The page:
| Class: Name |
| details which may span lines |
| Creator Info: |
| Date: |
\*----------------------------*/


anything else:

//Whoa, holy crap it's just a comment.






And I put interface usage comments in my header files.

I put very few comments in my .cpp files, nobody should be mucking with them anyway, and if you are, you'd better know how to read code. I comment my shit if it's really obtuse or if it's a hacky nasty implementation. I put /*WOG*/ wherever stuff needs to be added so that I can just do a search for WOG and find unimplemented features... Yes, I'm odd.

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Quote:
Original post by Simian Man
You bough Visual Studio Standard Edition for $300, and you don't know how to navigate the class space?

Just click "View -> Class View" and you will be able to browse classes, namespaces, functions, whatever and jump to the definition.


Yeah pretty sad huh, I am so use to just having the solution explorer open or the properties explorer. Thanks that will definately be a handy tool to use :)

Just a quick note, I did get VS 2005 .Net for free through my university, otherwise I would have just kept 2003. I really have a lot of computer lockup problems with 2005 lately, im not sure why. Especially if the programs get rather large. So I have been doing a lot of my programming in VS 2003. I have a pretty good computer too so I don't know what would cause the lockups. It usually happens when I go to debug or when I am going to click something in the menu. I will probably reinstall it to see if that fixes anything.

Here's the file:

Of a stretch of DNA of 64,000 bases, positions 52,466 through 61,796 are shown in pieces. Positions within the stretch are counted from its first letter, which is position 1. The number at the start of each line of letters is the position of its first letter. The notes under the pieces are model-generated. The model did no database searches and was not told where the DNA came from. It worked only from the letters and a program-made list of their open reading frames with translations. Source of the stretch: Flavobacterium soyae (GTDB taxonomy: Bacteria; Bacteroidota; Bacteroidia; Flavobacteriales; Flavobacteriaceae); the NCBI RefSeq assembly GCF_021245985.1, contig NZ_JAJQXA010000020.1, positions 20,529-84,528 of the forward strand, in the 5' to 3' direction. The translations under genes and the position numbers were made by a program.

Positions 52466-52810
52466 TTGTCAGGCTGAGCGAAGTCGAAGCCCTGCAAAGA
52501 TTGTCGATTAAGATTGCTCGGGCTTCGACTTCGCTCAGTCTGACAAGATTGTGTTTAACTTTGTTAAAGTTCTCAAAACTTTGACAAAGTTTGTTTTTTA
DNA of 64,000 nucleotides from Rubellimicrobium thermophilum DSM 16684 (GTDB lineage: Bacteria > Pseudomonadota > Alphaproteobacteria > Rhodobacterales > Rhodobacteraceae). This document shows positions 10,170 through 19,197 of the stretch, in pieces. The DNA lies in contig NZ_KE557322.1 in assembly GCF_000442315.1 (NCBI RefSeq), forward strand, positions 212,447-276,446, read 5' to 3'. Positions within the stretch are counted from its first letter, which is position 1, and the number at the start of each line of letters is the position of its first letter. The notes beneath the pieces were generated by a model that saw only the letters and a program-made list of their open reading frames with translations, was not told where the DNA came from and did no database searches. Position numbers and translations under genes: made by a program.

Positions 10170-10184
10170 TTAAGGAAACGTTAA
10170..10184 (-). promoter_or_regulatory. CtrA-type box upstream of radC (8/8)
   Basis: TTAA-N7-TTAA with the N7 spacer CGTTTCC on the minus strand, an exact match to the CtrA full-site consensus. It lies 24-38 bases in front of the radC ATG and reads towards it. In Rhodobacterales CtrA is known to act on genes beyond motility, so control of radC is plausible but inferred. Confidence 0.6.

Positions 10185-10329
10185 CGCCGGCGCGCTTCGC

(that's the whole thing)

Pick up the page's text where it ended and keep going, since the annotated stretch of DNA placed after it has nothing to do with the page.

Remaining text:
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@Oluseyi so for document generating software like doxygen, do you place you documentation in the header or source files?

@M2tM yeah thats how I got my VS03 and VS05 :)

And I use Code::Blocks when I am doing simple c++ console apps like this one. For windows apps and D3D I use VS05.

-sevans

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Quote:
Original post by Sevans
@Oluseyi so for document generating software like doxygen, do you place you documentation in the header or source files?

Source, because that's where the implementation lies. And the implementation may change, and the documentation should reflect that.

I actually hate header files because they duplicate maintenance. If C++ had at least a two-pass compilation model, I'd be able to get rid of them once and for all. Fortunately, Visual Studio will gladly maintain header files for you when you change function signatures.

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/*----------------------------*\
| Class: Name |
| details which may span lines |
| Creator Info: |
| Date: |
\*----------------------------*/

I've never understood this sort of commenting. How on earth do you manage the alignment of the right hand side without tearing your hair out every time you make changes? Why force people who maintain your code to do the same or rewrite all the comments?